By Crystal Morey
Guen Douglas has been turning heads and helping others turn heads with her eclectic tattoo work for over six years and on several different continents. Her name, as well as her work, keeps popping up all over the tattoo network and justifiably so… In a very short time (according industry standards) she’s developed a signature style and has mastered the art of creating tattoos that are not just artistically aesthetic, but truly enhance the overall appearance of her customers…
The queen of the food tattoo, Guen caught my attention initially with her over the top cupcake tattoos, which led to more mouth-watering creations not soon after. Whether it’s her passion for a subject or client demand, she tends to get a lot of request for specific images -the aforementioned cupcakes for example and more recently, cats. Not one to ever get in a rut she approaches each piece with a fresh perspective and creates tattoos that are original and personal for the client, and in doing so has amassed an impressively diverse personal portfolio. Her pieces are smart and heart-wrenchingly cute, without being overly feminine. They are very much like Guen herself -bold, playful and so sweet they make your teeth hurt.
CM: Before we get to the juicy stuff, can we go over your career to date? What compelled you to start tattooing? Where did you apprentice and where has tattooing taken you thus far?
GD: I got my first tattoos when I was 17, however it wasn’t until I was 21 that I started getting tattooed in earnest. That’s when I would say I fell in love with tattooing and my interest in learning developed. I tried for years to get an apprenticeship. I was lucky to count some pretty fantastic tattooers as friends that gave me great advice. Eventually it paid off and I got an apprenticeship at a local street shop in Ottawa, Canada. I worked there for just over three years.
The first two years were grueling. I guess you could call it a classic apprenticeship – lots of gophering, cleaning, emotional abuse and doing nothing but kanji and small black tattoos. It wasn’t until May of 2007 that I was allowed to do color tattoos. I finally quit my bartending job around that time and started tattooing full time and actually made a living from it. It’s a time in my life I wouldn’t want to relive. Ha-ha. In 2009 I moved to the Netherlands to work at Slick Nick’s shop, 25 to Life Tattoos.
Working in Holland has brought me a new apprectiation of traditional tattooing. Japanese and traditional styles are a lot more popular here and I have noticed the influence in my work. I am now preparing for a move to Brighton, UK to work at Phil Kyle’s Magnum Opus. They have such a fantastic and ecclectic crew and I am looking forward to working along side them all.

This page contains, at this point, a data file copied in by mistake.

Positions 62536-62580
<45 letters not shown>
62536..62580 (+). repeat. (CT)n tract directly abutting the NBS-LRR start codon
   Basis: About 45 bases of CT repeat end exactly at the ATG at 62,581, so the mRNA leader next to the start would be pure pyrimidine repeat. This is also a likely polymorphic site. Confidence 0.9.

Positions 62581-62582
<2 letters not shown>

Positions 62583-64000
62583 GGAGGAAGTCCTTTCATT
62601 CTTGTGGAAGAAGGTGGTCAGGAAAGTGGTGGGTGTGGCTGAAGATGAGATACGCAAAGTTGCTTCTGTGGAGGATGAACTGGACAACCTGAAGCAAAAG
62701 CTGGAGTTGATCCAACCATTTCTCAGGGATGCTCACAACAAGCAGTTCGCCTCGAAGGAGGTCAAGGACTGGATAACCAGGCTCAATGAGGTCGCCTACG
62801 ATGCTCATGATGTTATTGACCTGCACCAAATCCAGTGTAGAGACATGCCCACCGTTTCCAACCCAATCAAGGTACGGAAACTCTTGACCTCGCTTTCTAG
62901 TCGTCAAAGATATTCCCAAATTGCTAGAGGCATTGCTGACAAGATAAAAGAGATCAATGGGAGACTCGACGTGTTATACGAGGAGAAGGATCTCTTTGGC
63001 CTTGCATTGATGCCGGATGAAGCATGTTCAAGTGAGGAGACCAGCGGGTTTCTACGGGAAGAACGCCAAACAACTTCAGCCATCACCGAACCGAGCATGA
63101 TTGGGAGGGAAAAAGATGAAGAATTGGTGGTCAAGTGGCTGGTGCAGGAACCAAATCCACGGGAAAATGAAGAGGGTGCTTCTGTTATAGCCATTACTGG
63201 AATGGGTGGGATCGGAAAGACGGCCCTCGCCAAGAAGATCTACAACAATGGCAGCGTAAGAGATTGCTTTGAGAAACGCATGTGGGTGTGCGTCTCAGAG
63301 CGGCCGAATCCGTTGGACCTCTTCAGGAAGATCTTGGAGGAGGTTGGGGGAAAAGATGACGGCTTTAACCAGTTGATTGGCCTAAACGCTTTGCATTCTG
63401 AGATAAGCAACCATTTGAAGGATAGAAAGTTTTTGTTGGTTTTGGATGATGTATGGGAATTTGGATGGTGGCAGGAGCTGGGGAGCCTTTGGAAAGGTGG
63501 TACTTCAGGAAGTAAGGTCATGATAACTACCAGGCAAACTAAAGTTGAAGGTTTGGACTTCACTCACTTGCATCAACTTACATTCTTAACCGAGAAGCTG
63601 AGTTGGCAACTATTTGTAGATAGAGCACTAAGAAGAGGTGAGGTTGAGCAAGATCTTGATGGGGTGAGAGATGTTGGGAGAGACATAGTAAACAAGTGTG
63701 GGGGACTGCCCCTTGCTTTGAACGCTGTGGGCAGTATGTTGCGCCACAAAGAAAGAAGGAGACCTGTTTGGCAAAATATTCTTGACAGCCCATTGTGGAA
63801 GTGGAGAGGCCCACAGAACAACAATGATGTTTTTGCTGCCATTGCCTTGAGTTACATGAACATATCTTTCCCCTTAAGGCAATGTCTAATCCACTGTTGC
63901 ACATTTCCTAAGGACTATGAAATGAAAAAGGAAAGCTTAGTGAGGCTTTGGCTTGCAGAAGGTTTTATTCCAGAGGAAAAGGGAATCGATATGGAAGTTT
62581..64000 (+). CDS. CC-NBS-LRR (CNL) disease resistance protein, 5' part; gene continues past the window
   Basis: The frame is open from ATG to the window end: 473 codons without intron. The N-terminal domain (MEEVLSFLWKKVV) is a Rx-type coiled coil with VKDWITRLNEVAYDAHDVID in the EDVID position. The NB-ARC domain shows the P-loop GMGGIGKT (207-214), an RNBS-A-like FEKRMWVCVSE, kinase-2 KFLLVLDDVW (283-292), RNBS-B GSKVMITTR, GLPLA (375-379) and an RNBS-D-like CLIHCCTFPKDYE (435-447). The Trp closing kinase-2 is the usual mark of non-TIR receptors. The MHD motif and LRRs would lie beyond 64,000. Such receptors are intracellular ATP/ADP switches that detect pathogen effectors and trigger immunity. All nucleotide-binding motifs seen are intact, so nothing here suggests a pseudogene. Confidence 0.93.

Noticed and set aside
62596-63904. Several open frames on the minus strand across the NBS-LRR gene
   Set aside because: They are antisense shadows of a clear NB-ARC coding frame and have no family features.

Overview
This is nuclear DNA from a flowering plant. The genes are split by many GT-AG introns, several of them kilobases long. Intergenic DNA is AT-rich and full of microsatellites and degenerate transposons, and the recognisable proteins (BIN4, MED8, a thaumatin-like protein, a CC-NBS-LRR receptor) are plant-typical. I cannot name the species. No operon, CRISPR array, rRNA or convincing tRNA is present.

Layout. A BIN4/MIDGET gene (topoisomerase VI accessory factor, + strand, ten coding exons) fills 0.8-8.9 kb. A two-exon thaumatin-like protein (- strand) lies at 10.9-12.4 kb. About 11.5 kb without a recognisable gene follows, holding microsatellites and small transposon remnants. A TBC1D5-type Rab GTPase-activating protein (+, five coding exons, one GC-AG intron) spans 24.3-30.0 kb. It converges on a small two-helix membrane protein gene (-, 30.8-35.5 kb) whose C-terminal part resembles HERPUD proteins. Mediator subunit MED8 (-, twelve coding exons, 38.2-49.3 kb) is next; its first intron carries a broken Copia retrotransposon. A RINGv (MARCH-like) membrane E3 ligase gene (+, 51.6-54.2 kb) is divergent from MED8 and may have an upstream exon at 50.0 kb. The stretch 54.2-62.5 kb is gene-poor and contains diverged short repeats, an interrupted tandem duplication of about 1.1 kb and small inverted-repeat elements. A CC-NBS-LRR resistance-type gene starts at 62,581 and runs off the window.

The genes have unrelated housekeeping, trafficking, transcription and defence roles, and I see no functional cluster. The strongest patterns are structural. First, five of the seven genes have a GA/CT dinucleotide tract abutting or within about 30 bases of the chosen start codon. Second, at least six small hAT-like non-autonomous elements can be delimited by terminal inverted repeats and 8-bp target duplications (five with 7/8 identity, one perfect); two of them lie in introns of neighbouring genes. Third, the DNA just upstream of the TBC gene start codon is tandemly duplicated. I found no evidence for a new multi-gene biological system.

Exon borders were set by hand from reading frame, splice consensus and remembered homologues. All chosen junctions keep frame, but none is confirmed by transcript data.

CM: Brighton will be fun, you’ve done guest work with those guys correct? Besides design proclivities have you noticed any other differences between tattooing in North America vs. tattooing in Europe?
GD: Yeah, it was love at first sight with the crew at Magnum Opus. Ha-ha. I get nervous working at other shops because you never know what to expect from tattooers, egos, attitudes, etc… But within a day or two at Magnum Opus I really felt like I was among old friends. Maybe it’s because I’m becoming more confident as a tattooer but I’m finding myself really enjoying the community of tattooing here in Europe. Dinners with shops in other cities and exchanging ideas. It’s been a great move, I really enjoy the European way of life.
CM: How did the food tattoos come about… I know you cook, was this imagery something you concocted or did it start with a client? Food tattoos are practically their own genre these days! Its epidemic! Is there anything edible you are dying to tattoo on someone? Anything you refuse to do?
GD: I have a giant cheeseburger tattoo done by Dave Knight at PSC Tattoo. It was definitely already becoming a “thing” when I got my cheeseburger done. I’m a girl who loves to cook and have many friends that love to cook. Also having worked in bars and restaurants for years I count a fair amount of chefs and cooks as friends. For these types of people food has a nostalgic and emotional connection and it makes perfect sense to me that they would want it tattooed.